FreeNAC is available as a Virtual Machine, a 'tarball'', from Subversion (SVN) and a Ubuntu/Debian package. There are also 'stable' and development versions.
This page explains each of these options below. If you are in a hurry and don't want to read the whole page, we recommend:
- If you have a fast Internet connection, or are not used to administering Linux, the Virtual Machine is probably the easiest way to get up and running.
- If you are a Ubuntu system administrator, try the package.
- If you are used to linux, install using the latest stable branch sources from the Subversion respository.
- to install the VM, follow the instructions Quick install using a Virtual Machine .
- For all other methods, follow the Installation Guide, starting with Step1: Linux platform Installation .
Which Operating System?
FreeNAC runs on Linux, this installation guides explains how to get it up and running on Linux. It could also run on UNIX systems, for example earlier versions ran on Solaris, but this Installation Guide does not cover these.
FreeNAC does not run under windows. In theory it is possible since PHP and Apache also run on Windows, but for example "vmpsd" would have to be ported.
FreeNAC is quite complex, and needs a machine with GNU/Linux and many OpenSource source tools installed.
To get you started quickly with FreeNAC, we have built a Virtual Appliance (also called a Virtual Machine, VM) with Linux, the modules needed, and FreeNAC installed in a 'demo mode'.
The VM is ideal if you just want to test FreeNAC, or feel daunted by the length installation documentation for FreeNAC.
On the other hand, the VM is only updated every few months, and its slow to download.
A tarball is a slang name for a compressed archive (see also wikipedia) containing source code, that is typically compiled and can be installed on many platforms.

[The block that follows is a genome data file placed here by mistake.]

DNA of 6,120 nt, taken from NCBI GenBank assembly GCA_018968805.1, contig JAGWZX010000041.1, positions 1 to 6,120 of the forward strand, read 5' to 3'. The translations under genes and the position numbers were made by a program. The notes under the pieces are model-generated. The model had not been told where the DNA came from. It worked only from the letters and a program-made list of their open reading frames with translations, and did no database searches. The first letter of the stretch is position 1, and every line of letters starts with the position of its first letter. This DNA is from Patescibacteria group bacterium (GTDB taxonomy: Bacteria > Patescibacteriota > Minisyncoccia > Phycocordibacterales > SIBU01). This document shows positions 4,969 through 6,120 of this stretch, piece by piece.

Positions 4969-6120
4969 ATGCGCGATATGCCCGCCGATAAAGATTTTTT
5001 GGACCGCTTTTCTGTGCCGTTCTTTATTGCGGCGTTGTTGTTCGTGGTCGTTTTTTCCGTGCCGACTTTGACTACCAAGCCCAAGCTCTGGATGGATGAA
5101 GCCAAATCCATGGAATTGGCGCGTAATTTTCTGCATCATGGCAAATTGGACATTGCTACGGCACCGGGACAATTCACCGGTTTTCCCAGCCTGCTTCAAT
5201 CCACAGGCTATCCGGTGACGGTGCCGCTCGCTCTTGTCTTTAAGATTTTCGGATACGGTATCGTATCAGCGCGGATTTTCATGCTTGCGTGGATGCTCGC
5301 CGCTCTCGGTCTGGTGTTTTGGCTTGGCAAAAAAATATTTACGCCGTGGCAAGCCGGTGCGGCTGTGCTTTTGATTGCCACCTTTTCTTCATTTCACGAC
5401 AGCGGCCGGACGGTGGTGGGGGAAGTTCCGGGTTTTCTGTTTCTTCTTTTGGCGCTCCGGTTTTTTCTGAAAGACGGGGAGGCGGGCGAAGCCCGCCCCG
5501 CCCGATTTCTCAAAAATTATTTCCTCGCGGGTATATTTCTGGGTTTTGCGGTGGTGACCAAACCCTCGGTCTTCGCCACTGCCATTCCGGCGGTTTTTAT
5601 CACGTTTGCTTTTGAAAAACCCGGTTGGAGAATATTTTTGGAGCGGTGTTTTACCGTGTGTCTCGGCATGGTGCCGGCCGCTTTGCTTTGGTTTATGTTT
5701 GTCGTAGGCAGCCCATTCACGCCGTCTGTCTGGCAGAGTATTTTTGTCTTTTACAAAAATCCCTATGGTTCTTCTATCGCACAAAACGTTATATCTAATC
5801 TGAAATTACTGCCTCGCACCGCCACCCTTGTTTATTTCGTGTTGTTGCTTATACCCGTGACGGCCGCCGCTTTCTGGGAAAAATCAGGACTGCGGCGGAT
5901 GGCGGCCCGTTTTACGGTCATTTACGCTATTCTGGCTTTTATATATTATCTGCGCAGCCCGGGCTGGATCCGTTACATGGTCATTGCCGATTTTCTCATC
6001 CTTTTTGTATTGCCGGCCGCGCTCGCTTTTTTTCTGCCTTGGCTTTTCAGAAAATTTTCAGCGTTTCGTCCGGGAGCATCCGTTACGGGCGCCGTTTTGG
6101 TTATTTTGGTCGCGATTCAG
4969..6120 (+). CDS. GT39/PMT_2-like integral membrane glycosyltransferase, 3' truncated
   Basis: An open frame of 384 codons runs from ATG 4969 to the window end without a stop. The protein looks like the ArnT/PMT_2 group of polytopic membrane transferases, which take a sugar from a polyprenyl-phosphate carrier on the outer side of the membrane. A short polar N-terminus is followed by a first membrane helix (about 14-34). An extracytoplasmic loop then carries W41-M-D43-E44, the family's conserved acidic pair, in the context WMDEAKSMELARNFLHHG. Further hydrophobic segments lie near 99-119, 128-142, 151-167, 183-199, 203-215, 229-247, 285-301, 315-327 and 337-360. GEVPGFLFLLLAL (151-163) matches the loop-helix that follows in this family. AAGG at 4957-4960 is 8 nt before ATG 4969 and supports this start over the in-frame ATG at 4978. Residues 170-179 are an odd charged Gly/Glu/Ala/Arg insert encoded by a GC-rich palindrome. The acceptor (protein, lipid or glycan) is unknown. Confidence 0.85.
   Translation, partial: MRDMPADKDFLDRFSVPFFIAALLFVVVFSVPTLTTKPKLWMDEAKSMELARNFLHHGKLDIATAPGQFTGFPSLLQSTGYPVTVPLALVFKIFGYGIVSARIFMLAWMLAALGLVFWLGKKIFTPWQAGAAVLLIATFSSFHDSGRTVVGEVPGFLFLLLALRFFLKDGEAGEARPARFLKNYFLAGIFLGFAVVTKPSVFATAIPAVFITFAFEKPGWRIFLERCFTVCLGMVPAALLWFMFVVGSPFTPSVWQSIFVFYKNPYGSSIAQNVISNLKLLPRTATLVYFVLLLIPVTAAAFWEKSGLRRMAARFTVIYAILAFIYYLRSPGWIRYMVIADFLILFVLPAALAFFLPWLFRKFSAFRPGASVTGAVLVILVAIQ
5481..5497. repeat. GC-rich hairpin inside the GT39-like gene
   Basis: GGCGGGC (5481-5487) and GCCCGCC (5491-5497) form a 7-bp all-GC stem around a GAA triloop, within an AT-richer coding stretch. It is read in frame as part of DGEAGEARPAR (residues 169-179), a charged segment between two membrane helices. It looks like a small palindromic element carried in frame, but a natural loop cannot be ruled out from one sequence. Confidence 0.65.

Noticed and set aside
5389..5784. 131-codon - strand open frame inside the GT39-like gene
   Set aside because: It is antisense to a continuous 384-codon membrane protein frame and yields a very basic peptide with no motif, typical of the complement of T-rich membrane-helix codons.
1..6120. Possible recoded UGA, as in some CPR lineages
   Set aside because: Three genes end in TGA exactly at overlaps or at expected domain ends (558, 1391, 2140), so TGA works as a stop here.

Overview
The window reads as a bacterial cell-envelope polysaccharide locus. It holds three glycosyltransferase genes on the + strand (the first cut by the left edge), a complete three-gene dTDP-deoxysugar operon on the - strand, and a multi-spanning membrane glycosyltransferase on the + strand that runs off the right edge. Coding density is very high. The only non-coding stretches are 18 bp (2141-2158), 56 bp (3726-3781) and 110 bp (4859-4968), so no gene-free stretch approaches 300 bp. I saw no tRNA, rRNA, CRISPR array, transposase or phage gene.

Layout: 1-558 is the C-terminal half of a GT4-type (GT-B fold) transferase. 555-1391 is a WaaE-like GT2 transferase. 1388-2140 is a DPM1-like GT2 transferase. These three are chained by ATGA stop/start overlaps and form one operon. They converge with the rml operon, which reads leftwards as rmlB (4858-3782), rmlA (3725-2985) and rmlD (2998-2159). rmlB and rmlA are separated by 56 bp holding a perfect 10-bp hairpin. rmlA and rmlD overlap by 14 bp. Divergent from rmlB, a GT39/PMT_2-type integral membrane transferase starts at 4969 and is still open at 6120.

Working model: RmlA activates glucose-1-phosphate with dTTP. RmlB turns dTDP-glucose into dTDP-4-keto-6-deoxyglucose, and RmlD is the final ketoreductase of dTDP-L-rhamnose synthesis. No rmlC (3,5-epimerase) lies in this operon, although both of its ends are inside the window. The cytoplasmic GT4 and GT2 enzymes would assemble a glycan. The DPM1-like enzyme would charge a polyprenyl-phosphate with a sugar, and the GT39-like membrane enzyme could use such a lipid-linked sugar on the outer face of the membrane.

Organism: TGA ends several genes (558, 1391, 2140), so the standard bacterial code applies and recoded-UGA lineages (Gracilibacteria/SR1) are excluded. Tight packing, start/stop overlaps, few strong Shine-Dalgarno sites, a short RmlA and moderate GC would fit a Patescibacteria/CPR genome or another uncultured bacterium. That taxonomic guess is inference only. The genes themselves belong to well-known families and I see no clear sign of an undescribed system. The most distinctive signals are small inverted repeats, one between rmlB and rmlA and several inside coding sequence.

Analysis: Tarballs require more knowledge, are not subject to version control (its difficult to see what you have changed, or to update to new bug fix releases) and are not integrated into the Linux package management. No internet access is required on the target server either. But for the same reasons its an ideal format for advanced system admisistrators.
Tarballs are also easy to generate, so the FreeNAC team often announce new releases in this format first.
Subversion (SVN) repository
The FreeNAC team use SVN (see also wikipedia) to manage the source code. Work on the source code usually takes place in parallel in two copies:
- The development release (also called unstable or trunk), where new features are added and tested.
- The stable releases (also called branches, e.g. V2.1, v2.2). When new features are addes, have been well tested, a 'branch' is created corresponding to a new version.
Analysis: Subversion can be difficult to learn at first, it is not integrated into the Linux packagement and required internet access (direct or via a proxy). The advantages are significant though: it allows the source code to be pulled directly from the FreeNAC respository and allows easy, regular updates to the latest version of a branch (via the svn update command).
It is recommended that you use the latest 'stable' release, unless you are involved in testing or development.
Much production software is usually provided as a package, that is easy to install or deinstall and pre-destined for an exact operating system. Tthe operating system 'knows' what packages have been installed, on what other packages it depends, and how to remove those packages.
Packages are a very good way to distribute software since installation time is quicker (easier for the user), and dependancies between packages is taken care of. The difficulties lie in the generation of packages (the many different vriants of Linux/UNIX methods, the dependancies between versions), and the necessity to make appropriate installation/deinstallation scripts.
For resource reasons, the FreeNAC team has not generated packages until recently (Oct'07). The initial focus has been on creating Ubuntu (debian compatible) packages, since this is the preferred platform used by many of the FreeNAC core team.
Packages take time to generate and test, and so will often be behind Subversion and tarball software. However its a good choice for Ubtunu system administrators running production servers.
We welcome community contributions for other distrubutions (RedHhat or Suse rpm, gentoo sources etc. :-)